Simple Ways for Think Tanks to Have an Impact Online: Write Better Headlines

When I graduated from journalism school, I never envisioned being the editor of a think tank’s website. For nearly the past year, though, I’ve been overseeing The experience has been interesting and educational — similar in some respects to running a news website and also challenging in its own unique ways.

My first few posts at K Street Café this week will examine the various ways think tanks can spread their message more effectively online.

I’d like to start at the top — literally. Writing a good headline or title can make a huge difference in the number of eyeballs on your research.

The night of Sarah Palin’s acceptance speech at the Republican National Convention traffic to The Heritage Foundation’s website began to soar. There was nothing new about Palin on or anything in her speech that directed people to visit our website.

There was, however, a two sentence reference to something called the Bridge to Nowhere:

I told the Congress “thanks, but no thanks,” for that Bridge to Nowhere. If our state wanted a bridge, we’d build it ourselves.

Most beltway insiders remembered this infamous earmark from the post-Hurricane Katrina days in 2005 when a group of Porkbusters shined the spotlight on Washington’s wasteful ways. But it’s probably safe to say that quite a few of the 37 million people who watched Palin’s speech didn’t know what she was talking about.

When they turned to Google to find out, the top link that night (and currently No. 2) was a 2005 research paper by Heritage’s Ron Utt, “The Bridge to Nowhere: A National Embarrassment.” In the week that followed, nearly 70% of our traffic came from search engines. More than 95% of the people entering were new visitors. (I wrote more about this for The Next Right.)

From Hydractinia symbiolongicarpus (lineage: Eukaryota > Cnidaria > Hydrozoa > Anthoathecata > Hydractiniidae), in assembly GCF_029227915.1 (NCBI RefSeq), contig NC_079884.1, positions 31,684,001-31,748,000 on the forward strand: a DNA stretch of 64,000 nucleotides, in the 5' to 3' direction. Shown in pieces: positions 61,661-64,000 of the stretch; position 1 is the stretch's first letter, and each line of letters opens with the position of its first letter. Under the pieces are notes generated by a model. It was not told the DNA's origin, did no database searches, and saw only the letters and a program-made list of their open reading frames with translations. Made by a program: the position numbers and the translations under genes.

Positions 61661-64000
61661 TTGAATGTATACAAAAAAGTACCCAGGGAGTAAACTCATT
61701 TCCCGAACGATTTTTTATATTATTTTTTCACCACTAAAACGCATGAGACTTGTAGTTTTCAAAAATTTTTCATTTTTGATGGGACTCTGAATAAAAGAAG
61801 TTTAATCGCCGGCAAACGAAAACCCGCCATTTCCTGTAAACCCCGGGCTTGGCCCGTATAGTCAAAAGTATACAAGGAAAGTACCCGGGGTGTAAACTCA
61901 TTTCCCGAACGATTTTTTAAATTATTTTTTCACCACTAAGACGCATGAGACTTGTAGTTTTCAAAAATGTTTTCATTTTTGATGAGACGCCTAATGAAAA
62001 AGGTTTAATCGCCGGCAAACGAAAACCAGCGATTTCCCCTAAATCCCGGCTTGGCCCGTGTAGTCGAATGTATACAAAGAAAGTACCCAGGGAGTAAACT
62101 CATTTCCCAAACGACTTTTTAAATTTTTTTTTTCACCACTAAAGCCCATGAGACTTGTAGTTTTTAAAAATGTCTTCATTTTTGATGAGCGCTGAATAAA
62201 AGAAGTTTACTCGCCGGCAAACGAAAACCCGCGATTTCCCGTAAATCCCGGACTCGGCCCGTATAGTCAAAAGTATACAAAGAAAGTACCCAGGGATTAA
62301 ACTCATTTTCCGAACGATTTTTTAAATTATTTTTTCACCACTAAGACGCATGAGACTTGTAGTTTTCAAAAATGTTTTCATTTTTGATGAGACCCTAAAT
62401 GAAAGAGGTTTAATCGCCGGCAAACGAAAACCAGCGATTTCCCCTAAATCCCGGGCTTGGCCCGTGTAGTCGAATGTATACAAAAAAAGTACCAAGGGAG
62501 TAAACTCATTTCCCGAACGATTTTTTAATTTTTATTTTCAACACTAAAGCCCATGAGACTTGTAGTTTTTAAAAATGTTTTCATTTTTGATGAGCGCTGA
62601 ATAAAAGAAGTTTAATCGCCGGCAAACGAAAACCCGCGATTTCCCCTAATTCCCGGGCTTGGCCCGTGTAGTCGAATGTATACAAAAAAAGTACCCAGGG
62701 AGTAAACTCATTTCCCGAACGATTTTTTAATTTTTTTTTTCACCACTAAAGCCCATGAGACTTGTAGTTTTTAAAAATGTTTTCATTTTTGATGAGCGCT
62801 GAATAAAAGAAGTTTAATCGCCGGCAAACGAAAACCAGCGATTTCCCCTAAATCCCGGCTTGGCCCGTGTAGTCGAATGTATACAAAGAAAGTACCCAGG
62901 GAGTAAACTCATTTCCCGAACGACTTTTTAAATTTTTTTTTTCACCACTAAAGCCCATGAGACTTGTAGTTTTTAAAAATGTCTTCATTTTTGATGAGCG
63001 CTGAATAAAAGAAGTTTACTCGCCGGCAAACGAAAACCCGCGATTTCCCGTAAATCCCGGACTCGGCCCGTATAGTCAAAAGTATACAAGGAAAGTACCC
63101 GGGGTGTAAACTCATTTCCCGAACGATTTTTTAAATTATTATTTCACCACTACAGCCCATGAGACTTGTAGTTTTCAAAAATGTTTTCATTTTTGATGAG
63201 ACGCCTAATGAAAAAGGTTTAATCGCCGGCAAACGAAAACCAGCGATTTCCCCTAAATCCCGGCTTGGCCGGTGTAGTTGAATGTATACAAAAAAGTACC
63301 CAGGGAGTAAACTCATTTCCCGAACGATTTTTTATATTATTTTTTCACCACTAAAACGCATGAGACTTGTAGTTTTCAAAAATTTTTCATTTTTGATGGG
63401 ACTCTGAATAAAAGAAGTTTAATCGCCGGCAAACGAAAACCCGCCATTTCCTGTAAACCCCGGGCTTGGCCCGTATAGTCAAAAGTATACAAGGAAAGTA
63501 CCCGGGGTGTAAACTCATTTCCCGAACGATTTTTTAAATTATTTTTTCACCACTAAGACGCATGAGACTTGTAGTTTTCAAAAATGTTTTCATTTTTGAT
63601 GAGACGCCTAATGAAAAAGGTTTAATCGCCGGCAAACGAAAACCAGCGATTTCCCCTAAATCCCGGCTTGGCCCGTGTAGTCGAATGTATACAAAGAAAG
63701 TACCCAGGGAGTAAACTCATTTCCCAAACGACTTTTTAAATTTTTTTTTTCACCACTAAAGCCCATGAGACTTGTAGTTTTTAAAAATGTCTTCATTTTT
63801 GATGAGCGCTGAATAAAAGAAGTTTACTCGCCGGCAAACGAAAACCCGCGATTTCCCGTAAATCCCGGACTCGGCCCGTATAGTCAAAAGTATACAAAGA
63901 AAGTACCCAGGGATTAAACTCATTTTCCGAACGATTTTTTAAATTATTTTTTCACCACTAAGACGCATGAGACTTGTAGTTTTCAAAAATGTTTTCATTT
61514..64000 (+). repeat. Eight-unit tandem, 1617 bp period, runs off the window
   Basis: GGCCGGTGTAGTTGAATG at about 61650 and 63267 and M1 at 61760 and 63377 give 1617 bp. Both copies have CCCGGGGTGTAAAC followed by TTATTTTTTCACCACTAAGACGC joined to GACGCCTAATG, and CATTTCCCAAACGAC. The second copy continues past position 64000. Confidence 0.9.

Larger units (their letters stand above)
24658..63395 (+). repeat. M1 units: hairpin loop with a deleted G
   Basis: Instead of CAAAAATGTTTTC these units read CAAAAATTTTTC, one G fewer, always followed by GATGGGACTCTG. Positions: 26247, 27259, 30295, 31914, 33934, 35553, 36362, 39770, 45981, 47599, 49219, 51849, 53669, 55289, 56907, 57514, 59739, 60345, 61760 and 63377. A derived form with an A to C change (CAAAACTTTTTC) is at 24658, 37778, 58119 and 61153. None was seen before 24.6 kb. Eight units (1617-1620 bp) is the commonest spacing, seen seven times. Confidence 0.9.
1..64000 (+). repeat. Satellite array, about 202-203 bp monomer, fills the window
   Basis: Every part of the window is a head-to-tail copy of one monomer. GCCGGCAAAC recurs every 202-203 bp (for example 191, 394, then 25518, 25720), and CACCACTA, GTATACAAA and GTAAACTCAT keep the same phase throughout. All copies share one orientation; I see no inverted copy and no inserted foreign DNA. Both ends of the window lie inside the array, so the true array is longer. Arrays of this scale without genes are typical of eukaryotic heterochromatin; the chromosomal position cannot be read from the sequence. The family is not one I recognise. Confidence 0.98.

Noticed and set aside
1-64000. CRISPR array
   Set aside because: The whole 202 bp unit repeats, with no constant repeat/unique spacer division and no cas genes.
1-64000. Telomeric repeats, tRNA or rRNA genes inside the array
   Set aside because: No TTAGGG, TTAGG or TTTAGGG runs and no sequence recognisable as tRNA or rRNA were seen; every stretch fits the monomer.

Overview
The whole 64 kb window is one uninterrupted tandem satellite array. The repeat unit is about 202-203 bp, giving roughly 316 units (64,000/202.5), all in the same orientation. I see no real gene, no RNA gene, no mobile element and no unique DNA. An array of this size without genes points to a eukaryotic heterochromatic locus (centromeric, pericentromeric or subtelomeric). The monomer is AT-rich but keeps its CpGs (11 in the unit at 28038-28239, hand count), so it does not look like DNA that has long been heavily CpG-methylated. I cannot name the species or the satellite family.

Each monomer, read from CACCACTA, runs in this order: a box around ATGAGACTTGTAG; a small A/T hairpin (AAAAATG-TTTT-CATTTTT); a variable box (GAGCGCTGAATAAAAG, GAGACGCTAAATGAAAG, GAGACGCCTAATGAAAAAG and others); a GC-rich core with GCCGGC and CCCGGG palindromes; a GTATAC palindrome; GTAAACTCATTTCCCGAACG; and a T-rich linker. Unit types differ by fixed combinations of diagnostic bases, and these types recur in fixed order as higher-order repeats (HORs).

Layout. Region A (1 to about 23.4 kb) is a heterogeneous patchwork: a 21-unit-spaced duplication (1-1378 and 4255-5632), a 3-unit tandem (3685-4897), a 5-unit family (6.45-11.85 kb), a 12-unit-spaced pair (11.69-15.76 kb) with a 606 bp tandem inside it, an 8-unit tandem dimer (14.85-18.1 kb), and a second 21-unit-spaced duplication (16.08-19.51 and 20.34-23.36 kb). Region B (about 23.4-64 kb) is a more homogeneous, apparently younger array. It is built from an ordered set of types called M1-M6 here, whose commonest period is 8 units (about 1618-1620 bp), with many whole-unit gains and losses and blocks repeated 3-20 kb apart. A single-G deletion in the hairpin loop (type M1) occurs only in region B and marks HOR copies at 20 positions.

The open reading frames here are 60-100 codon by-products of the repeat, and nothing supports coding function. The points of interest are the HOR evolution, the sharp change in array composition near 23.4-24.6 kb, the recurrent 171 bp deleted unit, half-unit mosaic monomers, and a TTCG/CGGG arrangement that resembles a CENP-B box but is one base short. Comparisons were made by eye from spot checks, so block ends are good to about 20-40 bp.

Why? Because we wrote a simple headline, which, combined with Heritage’s good PageRank, propelled the paper to the top of Google’s results.

Two years ago the New York Times wrote a piece about how newspapers were ditching clever headlines for ones that were “boring” and attracted more eyeballs from search results. The same concept applies to think tanks and other public policy organizations that want to capitalize on a particular subject or issue — whether it’s something isolated like the Bridge to Nowhere or a larger concept like poverty in America.

Keep it simple and on topic.

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  • Jonathan Rick

    Rob: I, too, am a big believer in the importance of titles. Given the increase in things like lists of most-viewed articles, blogs like Gawker and TechPresident that tease posts on the home page rather than publishing each one in full—even RealClearPolitics itself—a catchy title is often the key to drawing people in.

    I wonder, though, if there’s a happy medium: If you can keep the creative titles by compensating with straightforward subtitles. For instance, Slate and Reason Online, to name two highly successful online publications, pull this balance off nicely.

  • Rob Bluey

    You’re absolutely correct, Jonathan. I didn’t want to go on for too long in my post, so I left out one example of two similar papers from Heritage that had too very different titles. The first performed remarkably better than the second — primarily because of traffic from search engines.

    1. The Russian-Georgian War: A Challenge for the U.S. and the World (Aug. 11, 2008)

    2. Saving Georgia (Aug. 12, 2008)

    Although shorter and to the point, the “Saving Georgia” paper lacked some critical information in its title. I’m not saying that’s the only reason the first paper did better. I’m just making the argument that you need to strike a balance and always be mindful of these things.

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